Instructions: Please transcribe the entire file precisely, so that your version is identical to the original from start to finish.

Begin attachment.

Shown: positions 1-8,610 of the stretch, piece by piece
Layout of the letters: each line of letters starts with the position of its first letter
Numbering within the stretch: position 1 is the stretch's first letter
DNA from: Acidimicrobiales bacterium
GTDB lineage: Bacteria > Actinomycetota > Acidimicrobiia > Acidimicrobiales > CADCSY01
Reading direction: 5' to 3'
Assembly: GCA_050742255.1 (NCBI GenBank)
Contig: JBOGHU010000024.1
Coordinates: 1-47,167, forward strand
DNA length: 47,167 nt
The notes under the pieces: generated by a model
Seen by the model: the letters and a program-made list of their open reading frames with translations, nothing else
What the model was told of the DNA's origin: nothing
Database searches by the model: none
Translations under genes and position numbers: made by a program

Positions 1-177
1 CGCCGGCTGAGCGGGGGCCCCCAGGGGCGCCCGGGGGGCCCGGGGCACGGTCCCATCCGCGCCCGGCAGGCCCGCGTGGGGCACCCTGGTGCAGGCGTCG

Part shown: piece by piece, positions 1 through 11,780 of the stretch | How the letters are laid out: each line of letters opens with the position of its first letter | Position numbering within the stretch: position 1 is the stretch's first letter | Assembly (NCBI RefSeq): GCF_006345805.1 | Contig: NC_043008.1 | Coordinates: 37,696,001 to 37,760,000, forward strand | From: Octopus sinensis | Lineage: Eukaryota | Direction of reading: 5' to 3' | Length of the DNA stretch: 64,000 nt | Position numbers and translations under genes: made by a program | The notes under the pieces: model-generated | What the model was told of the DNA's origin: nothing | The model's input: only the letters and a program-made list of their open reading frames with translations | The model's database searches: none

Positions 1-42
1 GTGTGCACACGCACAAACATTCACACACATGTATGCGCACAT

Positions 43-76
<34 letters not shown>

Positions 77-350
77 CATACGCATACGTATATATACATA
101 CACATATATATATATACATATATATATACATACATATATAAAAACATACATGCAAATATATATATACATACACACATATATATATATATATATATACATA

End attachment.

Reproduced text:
Shown: positions 1-8,610 of the stretch, piece by piece
Layout of the letters: each line of letters starts with the position of its first letter
Numbering within the stretch: position 1 is the stretch's first letter
DNA from: Acidimicrobiales bacterium
GTDB lineage: Bacteria > Actinomycetota > Acidimicrobiia > Acidimicrobiales > CADCSY01
Reading direction: 5' to 3'
Assembly: GCA_050742255.1 (NCBI GenBank)
Contig: JBOGHU010000024.1
Coordinates: 1-47,167, forward strand
DNA length: 47,167 nt
The notes under the pieces: generated by a model
Seen by the model: the letters and a program-made list of their open reading frames with translations, nothing else
What the model was told of the DNA's origin: nothing
Database searches by the model: none
Translations under genes and position numbers: made by a program

Positions 1-177
1 CGCCGGCTGAGCGGGGGCCCCCAGGGGCGCCCGGGGGGCCCGGGGCACGGTCCCATCCGCGCCCGGCAGGCCCGCGTGGGGCACCCTGGTGCAGGCGTCG

Part shown: piece by piece, positions 1 through 11,780 of the stretch | How the letters are laid out: each line of letters opens with the position of its first letter | Position numbering within the stretch: position 1 is the stretch's first letter | Assembly (NCBI RefSeq): GCF_006345805.1 | Contig: NC_043008.1 | Coordinates: 37,696,001 to 37,760,000, forward strand | From: Octopus sinensis | Lineage: Eukaryota | Direction of reading: 5' to 3' | Length of the DNA stretch: 64,000 nt | Position numbers and translations under genes: made by a program | The notes under the pieces: model-generated | What the model was told of the DNA's origin: nothing | The model's input: only the letters and a program-made list of their open reading frames with translations | The model's database searches: none

Positions 1-42
1 GTGTGCACACGCACAAACATTCACACACATGTATGCGCACAT

Positions 43-76
<34 letters not shown>

Positions 77-350
77 CATACGCATACGTATATATACATA
101 CACATATATATATATACATATATATATACATACATATATAAAAACATACATGCAAATATATATATACATACACACATATATATATATATATATATACATA